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People love green. I'm not just saying that because it's my favorite color, I'm saying that because it's true. The green movement has really taken off in the last 50 years and there's no sign of it ever slowing down. In fact, there's a fairly good chance that it will become more and more popular as mankind continues to put a strain on world resources. Green is big. Green is sexy. Green is profitable.
Plants like to chow down on sunlight the same way that we would dive into a juicy hamburger. Plant leaves have chlorophyll, which is a pigment helps plants absorb sunlight. Plants have evolved green chlorophyll over the years because it's particularly well-suited for sucking in as much sunlight as possible. As a result, the entire world is carpeted in green, from the enduring pine trees in northern Canada to the tropical jungles of South America.
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Green represents nature, vitality, fertility, and life. In recent years it's also taken on an entirely new connotation: conservation. Businesses use green as a way to tell environmentally conscious customers that they're eco-friendly.
Best Industries for Green Uniforms
Industries that Interact with Nature
Do you make your money in the great outdoors? When customers see your employees, do you want them to be reminded of dense forests, bubbling brooks, and the peaceful harmony that can only be found in nature? Then you definitely want to go for green uniforms. Landscaping businesses, floral shops, nature tour guides, and other outdoorsy businesses could all benefit from green custom clothing.
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Being eco-friendly is a pretty big deal nowadays. Companies invest buckets of money into more efficient and responsible technology in order to reduce their carbon footprint. Some business owners just want to be more responsible, while others want to cash in on the green movement. Either way, eco-friendly businesses should take a look at green uniforms. Green custom clothing is a great way to instantly communicate to your potential customers that you are running an environmentally responsible business.
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Benjamin Franklin looks awfully good in green, doesn't he? Green is the color of leaves, but it's also the color of cold, hard cash. Green can be a good choice for banking, financial industries, or if your company helps people overcome complicated tax forms. Most investment firms tend to go for blue (tune in tomorrow for the blue installment of the Science of Colors to find out why), so green can help set your business apart.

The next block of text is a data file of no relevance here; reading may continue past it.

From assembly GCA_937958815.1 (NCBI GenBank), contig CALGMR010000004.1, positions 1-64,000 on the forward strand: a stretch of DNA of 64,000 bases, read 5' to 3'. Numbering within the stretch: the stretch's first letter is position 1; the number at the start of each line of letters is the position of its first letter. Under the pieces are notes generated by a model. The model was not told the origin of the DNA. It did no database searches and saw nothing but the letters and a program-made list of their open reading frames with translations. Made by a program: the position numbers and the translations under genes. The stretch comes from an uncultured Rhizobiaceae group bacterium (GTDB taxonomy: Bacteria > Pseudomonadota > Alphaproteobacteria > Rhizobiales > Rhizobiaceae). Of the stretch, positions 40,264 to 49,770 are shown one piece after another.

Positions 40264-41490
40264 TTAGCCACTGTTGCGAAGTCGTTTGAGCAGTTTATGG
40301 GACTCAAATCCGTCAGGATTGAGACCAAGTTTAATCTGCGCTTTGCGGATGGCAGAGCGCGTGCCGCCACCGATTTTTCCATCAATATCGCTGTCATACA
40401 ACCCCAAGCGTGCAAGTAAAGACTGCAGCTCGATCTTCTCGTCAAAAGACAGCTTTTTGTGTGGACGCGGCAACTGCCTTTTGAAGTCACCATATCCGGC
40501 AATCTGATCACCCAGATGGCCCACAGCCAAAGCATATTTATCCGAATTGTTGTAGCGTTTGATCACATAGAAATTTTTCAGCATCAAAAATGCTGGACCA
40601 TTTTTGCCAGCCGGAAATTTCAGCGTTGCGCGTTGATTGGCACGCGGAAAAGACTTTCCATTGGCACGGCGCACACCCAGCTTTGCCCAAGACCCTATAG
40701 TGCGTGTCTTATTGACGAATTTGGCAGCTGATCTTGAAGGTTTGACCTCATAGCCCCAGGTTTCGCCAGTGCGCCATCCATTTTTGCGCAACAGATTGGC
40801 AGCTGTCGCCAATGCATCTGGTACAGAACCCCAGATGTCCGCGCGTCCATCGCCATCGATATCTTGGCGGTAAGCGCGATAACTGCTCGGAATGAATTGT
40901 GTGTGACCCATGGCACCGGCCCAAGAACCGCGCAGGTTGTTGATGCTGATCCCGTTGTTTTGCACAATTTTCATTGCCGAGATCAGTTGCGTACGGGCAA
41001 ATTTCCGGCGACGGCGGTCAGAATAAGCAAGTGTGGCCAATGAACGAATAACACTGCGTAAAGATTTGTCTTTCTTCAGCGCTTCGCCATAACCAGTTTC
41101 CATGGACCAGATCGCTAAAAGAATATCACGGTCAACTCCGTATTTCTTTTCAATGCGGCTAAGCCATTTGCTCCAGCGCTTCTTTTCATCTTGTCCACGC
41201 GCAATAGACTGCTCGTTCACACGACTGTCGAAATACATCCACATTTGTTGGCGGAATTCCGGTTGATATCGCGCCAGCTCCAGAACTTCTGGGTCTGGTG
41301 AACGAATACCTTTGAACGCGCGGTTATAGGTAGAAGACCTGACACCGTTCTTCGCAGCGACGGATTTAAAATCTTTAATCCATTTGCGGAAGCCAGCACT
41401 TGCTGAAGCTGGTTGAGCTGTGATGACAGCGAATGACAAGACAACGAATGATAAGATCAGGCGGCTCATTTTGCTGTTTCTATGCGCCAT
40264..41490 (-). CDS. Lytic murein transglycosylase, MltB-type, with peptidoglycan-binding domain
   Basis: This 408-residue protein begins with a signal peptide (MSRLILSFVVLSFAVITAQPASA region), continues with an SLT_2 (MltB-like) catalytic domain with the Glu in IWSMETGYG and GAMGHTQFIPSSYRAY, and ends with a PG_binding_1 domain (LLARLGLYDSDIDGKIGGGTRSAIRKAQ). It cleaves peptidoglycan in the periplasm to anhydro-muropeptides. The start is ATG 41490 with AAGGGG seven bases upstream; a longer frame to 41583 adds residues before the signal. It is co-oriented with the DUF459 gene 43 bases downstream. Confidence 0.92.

The one thing that you might want to keep in mind is that Americans are the only people who associate green with money. Over in England paper currency has more of a pink-purple tone, and Chinese yuan is a vibrant red. Finance businesses with their eyes set on international markets might want to drop green uniforms in favor of more conventional blue outfits.
Military and Hunting
It's common to see military men in green fatigues, so over the years we've come to associate green with military strength and utility. Green could be a solid choice for people who are trying to cash in on the military image. Consider embroidered green outfits if you're a wildlife survivalist, a personal trainer, a hunter, or if your business caters to the prepper community.
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Worst Industries for Green Uniforms
What does an iPad and a tree have in common? Not a lot, honestly. Green is a color that implies simplicity, which is the exact opposite of high-tech gizmos and gadgets. Green uniforms can send your customers mixed messages.
Industries that Aren't Eco-Friendly
When people see green they tend to associate it with conservation and environmentalism. For that reason, you should probably avoid green uniforms if your business is not good for the environment. People might think that your company is being dishonest by sending out a disingenuous image.
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You know, I spent a while in Pennsylvania where coal energy is a pretty big deal. It was very common to see green billboards that touted coal as a clean source of energy. The whole point of that marketing campaign was to change the public's perception about coal energy. Green uniforms can be effective if you aggressively pair it with an eco-friendly image, but slapping green uniforms onto a company that most people associate with pollution just isn't going to cut it. You'll need to go the full nine yards and show people that your company has gone green or else people (especially the members of the press) just aren't going to buy it.